Well I went to another graduation ceremony the other night, of a different sort. It was a true celebration. A time of rejoicing and acknowledgment of an incredibly significant accomplishment. Eight men and I had ventured together through the 12 Steps of Celebrate Recovery. It took a commitment, to God, to ourselves and to each other. It also required effort to face the past honestly and openly. And it was work to plow through our hurts habits and hang-ups in order to find healing, freedom, and hope for a new and better future. We didn’t take this journey alone, we did it together. And with the help of the Holy Spirit were able to put major stumbling blocks from our crippled lives behind us.
These guys determined to spend one night every week for a year to come together in the name of Jesus Christ for the express purpose of experiencing positive change in their lives. Jesus said if as many as two or three are gathered together in my name, I am there with them. It’s true! He was there every week bringing insight, understanding and wisdom out of the most painful, hurtful, even ugly places in our lives. The awesome part is as we shared our lives with each other Jesus also brought strength, forgiveness, healing and a hunger for more.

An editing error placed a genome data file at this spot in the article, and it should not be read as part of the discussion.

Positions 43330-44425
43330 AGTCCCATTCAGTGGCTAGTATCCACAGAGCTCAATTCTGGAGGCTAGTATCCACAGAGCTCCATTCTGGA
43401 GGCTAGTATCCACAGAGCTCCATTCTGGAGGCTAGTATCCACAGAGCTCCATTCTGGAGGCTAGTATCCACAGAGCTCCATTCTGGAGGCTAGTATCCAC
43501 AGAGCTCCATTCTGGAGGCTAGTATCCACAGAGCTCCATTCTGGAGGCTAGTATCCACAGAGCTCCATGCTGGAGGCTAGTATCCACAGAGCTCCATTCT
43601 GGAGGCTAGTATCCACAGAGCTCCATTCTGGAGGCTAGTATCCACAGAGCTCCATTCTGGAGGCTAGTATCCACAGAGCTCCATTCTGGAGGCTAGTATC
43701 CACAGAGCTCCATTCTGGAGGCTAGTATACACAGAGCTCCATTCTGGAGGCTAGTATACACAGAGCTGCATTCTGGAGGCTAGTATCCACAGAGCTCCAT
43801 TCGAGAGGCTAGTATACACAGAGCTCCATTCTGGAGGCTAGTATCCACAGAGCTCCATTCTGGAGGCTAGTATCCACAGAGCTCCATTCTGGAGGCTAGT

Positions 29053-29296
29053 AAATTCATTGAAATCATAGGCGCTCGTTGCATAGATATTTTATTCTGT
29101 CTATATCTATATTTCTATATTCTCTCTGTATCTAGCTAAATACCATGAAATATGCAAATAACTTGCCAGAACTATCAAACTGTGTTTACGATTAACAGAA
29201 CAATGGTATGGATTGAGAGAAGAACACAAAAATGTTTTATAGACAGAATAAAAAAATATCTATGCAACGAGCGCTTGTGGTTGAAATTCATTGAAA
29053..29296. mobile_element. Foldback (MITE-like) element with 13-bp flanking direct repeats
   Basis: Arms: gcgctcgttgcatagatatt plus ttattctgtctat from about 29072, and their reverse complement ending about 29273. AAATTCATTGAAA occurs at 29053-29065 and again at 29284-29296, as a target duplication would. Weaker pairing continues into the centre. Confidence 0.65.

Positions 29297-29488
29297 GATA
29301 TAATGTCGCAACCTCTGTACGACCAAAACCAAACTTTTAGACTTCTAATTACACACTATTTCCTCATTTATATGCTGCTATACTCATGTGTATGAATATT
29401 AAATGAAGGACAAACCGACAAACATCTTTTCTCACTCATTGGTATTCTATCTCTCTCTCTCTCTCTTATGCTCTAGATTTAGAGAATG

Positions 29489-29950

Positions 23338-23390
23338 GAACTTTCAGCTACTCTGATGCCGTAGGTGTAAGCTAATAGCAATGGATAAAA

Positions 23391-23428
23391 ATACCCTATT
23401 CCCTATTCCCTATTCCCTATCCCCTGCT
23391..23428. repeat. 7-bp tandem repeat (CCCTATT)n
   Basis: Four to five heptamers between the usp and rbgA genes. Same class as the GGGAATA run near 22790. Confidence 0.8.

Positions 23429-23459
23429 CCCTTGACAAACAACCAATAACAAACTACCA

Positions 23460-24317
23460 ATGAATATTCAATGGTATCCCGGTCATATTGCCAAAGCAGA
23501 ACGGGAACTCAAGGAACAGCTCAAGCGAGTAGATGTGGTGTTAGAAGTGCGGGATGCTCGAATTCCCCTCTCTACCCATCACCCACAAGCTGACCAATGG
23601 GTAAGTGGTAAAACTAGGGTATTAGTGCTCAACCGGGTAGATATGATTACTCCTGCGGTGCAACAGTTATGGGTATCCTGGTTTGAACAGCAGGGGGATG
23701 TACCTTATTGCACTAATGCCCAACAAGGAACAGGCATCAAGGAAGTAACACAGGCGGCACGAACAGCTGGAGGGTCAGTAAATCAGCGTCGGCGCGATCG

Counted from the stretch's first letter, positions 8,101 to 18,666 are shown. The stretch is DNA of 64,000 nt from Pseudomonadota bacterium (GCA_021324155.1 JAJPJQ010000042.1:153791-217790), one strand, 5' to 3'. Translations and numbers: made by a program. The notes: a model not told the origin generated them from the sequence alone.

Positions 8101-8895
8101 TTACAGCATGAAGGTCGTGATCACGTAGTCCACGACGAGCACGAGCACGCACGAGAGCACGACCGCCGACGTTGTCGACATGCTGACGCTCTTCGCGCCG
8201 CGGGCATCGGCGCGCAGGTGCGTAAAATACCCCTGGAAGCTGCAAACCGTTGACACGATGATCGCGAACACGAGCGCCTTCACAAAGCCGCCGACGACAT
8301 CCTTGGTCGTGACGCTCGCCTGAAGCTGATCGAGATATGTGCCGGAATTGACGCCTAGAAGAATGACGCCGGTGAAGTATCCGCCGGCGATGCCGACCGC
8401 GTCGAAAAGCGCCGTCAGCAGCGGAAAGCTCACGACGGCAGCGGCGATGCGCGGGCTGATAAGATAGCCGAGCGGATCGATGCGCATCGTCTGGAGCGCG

This celebration was not something we just endured, got through and we’re done, not at all. It’s a celebration of healing and freedom that is a launching pad for new life in Christ. I’ve discovered there are no limits to the new life Christ has purchased for us. In fact I believe new life in Christ is never ending. It’s intended to be a continual progression toward our place and purpose in God’s grand scheme of things and primarily intimate relationship with Him.

I’ve participated in several of these CR 12 Step groups. I am humbled, blessed and amazed each time. We truly can Celebrate Recovery and graduate into new life!

I hope these letters cause you to celebrate what God is doing through you in this ministry.


Thank you for your prayers and support.

Jim & Pam

P.S. Remember take someone to see HOME RUN the movie opening weekend Apr.19-21st!